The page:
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Upgrading Video and Power Supply on an Dell XPS 400

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techidave:
If you have an old or even a new standard ATX PSU laying around, you could plug it in and see if the computer will boot.  If it does, then you could see if it is the same size as the old one.  That would be a bit more work though, especially if it doesn't fit.

40hz:
If you have an old or even a new standard ATX PSU laying around, you could plug it in
-techidave (June 18, 2009, 09:39 PM)
--- End quote ---

As has been noted above... :)

Do not do that until you check the pinout on the wiring harness plug. Dell does not use standard pinouts on their power supplies. You'll either need a plug adapter or a Dell compatible PS. Otherwise you run the risk of frying your mobo.



4wd:
If you have an old or even a new standard ATX PSU laying around, you could plug it in and see if the computer will boot.  If it does, then you could see if it is the same size as the old one.  That would be a bit more work though, especially if it doesn't fit.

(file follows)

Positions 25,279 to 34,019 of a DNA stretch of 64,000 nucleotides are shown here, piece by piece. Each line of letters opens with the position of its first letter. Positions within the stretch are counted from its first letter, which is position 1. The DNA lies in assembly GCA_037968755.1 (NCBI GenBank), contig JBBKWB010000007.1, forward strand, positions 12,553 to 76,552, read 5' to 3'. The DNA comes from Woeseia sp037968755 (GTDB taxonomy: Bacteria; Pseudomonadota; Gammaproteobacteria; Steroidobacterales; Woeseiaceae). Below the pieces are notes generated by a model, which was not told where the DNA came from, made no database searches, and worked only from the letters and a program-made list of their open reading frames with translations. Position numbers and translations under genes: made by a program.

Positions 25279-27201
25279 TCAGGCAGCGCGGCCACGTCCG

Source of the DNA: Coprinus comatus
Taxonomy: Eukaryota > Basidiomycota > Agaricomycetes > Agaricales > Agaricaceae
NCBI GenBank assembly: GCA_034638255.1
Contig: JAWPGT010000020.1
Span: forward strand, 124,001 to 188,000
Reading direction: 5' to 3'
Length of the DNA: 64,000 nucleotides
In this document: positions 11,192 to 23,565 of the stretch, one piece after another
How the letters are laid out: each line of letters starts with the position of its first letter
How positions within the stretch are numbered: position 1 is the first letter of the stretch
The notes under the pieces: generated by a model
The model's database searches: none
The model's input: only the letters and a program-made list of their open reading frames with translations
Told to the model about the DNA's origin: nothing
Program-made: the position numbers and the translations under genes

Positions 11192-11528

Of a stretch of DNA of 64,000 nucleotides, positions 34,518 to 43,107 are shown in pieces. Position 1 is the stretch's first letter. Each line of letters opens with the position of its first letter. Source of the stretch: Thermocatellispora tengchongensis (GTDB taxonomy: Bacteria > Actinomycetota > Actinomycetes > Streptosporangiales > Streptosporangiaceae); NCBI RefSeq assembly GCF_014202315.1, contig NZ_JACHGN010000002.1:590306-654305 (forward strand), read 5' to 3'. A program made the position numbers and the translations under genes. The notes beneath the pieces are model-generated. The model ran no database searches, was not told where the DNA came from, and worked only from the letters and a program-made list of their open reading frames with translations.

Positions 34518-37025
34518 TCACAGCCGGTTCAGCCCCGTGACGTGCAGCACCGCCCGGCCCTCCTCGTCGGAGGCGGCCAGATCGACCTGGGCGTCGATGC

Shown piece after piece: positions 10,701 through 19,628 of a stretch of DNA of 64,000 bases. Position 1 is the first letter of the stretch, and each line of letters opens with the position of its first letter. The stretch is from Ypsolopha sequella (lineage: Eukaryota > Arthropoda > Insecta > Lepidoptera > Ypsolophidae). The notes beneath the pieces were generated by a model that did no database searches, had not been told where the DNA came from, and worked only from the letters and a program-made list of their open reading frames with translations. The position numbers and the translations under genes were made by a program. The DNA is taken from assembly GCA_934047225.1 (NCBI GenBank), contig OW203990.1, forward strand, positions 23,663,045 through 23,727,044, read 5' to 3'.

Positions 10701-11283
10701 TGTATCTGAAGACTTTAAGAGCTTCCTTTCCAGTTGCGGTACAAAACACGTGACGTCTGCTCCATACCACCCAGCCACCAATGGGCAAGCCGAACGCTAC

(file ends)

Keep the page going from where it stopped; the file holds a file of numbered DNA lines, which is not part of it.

-techidave (June 18, 2009, 09:39 PM)
--- End quote ---

That's not a good idea if the manufacturer of the PC is known to use proprietary plugs/sockets, (as Dell was), you could end up with a totally dead motherboard.

Dang it!  40Hz snuck in ahead of me :)

Innuendo:
Some Dells have proprietary sockets for the PSUs, but they were supposed to have gotten away from that and use standard pin-outs. The words is anything around the time of the Dimension 8400 and newer use standard pinouts.

However, a lot of their models still use proprietary form factors so while a standard PSU will work, you aren't going to get an exact fit into the case like the old one.

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